Sunday, October 9, 2016

Building a Demo for a Puzzle Based Game

Building a demo is hard. Building a demo for a puzzle game is even harder.



Epitasis is a very interconnected game. Many levels tie in together, have hubs, areas to explore, and so forth. I sat down and started thinking about a demo about a month or so ago and really tried to hammer down what it'd be like. Since players who'd be playing it wouldn't have much storyline context or build up on previous puzzle mechanics, I simply wanted to focus on different puzzle elements and what the game could offer there.

I also intended the demo for just people at events / meetups / showing friends, so I wanted to keep it relatively short so people who would play it would have a quick understanding of what the game was like. It's by no means a straight up vertical slice, but it does showcase important basic puzzle elements and truly does show off the visual style aimed for in the game. In addition to that, its also very much a great staging area to test performance, which I talk about a couple paragraphs down.



So the design I came up with is something you'd see from something like The Talos Principle, where puzzle "areas" are somewhat clearly designated. However, I made each puzzle somewhat interconnected, as in you need to solve each one to power up a central structure. Along with that, minor exploration is introduced where some puzzle elements (such as crates for pressure pads) are spread out. Terminal machines offer a small backstory into the ancient ruins and landscape, and even a secret puzzle area is included if you can figure out how to get to it.



One of the great things about building a demo also is all the stuff it forces you to think about and do. It's a great exercise in building an entire standalone level and also really makes you get stuff done. For example, this demo really made me focus on optimizations and performance, since this upcoming week I'll be showing the game at a UE4 meetup, and pretty much need it to run at a reasonable frame rate on my laptop. I had to implement a bunch of new features and optimizations, but the payoff on this was about 10 FPS saved on my laptop (a Lenovo y410p with an i7 and 765m NVIDIA GPU) so it runs stably at 30 frames locked at all high settings. Previously it would only run at about 15-20 in that area. Tweaking these settings slightly I can get it to run even higher and closer to 60, and of course on my main desktop I also saw performance gains at a 2560x1440 monitor resolution with a GTX 970. I still need to get around to testing even lower end hardware again, but I'm hopeful that I'll see big gains there as well.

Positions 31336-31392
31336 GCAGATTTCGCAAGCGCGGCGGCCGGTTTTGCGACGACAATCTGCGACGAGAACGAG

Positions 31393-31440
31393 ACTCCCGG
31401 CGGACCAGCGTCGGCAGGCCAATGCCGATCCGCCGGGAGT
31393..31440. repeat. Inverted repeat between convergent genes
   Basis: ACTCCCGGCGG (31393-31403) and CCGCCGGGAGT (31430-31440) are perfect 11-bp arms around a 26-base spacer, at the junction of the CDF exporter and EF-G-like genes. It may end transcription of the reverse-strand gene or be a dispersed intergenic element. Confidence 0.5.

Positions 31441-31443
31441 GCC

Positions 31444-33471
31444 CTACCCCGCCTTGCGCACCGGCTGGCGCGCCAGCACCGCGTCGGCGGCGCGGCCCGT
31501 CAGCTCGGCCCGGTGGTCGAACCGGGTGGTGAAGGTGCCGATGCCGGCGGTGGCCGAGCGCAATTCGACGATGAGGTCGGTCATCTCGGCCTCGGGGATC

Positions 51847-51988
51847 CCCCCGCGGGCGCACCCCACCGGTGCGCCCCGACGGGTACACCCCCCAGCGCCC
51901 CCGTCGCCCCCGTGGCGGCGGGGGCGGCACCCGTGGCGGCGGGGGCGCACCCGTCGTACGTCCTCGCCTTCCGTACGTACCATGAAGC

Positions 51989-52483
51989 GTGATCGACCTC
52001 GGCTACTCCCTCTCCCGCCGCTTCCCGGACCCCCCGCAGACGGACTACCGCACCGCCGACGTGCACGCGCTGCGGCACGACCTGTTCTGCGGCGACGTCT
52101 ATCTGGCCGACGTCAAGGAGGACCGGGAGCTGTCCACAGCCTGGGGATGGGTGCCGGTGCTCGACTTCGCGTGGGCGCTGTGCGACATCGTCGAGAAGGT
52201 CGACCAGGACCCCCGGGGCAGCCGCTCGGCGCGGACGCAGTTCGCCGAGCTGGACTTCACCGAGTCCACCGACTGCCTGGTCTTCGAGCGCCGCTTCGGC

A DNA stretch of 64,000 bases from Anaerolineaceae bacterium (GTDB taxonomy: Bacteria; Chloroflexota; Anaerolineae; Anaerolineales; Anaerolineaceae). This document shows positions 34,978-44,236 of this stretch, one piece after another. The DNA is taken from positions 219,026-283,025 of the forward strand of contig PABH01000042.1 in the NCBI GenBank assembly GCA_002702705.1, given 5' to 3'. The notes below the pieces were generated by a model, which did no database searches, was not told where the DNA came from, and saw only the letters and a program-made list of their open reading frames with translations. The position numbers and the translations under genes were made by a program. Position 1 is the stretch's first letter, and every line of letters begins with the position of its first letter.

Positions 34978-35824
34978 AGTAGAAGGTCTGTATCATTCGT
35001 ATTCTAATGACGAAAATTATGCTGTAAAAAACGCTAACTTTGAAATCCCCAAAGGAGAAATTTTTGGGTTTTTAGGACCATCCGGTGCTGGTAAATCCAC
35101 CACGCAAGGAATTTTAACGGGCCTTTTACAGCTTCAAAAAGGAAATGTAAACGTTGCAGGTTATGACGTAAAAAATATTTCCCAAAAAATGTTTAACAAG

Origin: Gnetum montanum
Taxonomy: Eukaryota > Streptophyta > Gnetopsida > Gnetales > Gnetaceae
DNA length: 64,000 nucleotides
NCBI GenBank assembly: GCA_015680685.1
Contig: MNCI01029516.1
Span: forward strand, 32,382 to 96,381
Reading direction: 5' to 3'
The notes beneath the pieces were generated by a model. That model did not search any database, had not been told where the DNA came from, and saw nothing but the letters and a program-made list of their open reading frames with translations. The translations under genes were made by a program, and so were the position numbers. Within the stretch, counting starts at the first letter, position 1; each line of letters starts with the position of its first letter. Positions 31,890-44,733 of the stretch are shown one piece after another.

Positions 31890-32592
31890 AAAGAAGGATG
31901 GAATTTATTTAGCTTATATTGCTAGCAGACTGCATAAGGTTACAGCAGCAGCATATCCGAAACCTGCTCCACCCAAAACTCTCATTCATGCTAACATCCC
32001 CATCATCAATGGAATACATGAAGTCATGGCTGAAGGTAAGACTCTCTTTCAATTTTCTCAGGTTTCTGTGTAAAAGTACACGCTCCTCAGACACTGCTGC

I ended up having to implement new features like Screen Resolution (previously only had screen percentage), detail modes (to use with material quality), and even a Max FPS setting to help smooth out FPS for other hardware like my laptop.

Along with that, I also ended up redoing my entire puzzle and usable actor systems in C++, which most certainly helped as it made me take a harder look at some of the things I was previously doing. In the end, this new code refactor, in addition to new quality settings and material optimizations (I'm looking at you water material!) ended up making the game much more performant.



I still have a couple things left to do before tuesday to show the game, and after that I'll probably be doing more puzzle and gameplay fixes based on feedback and other ideas I have lingering. Cheers!


2 comments:

  1. That's wonderful! Great job

    I wish you luck at the UE4 meetup. I'm sure you'll do awesome

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  2. Thanks for the kind words Gunnar, glad you like it!

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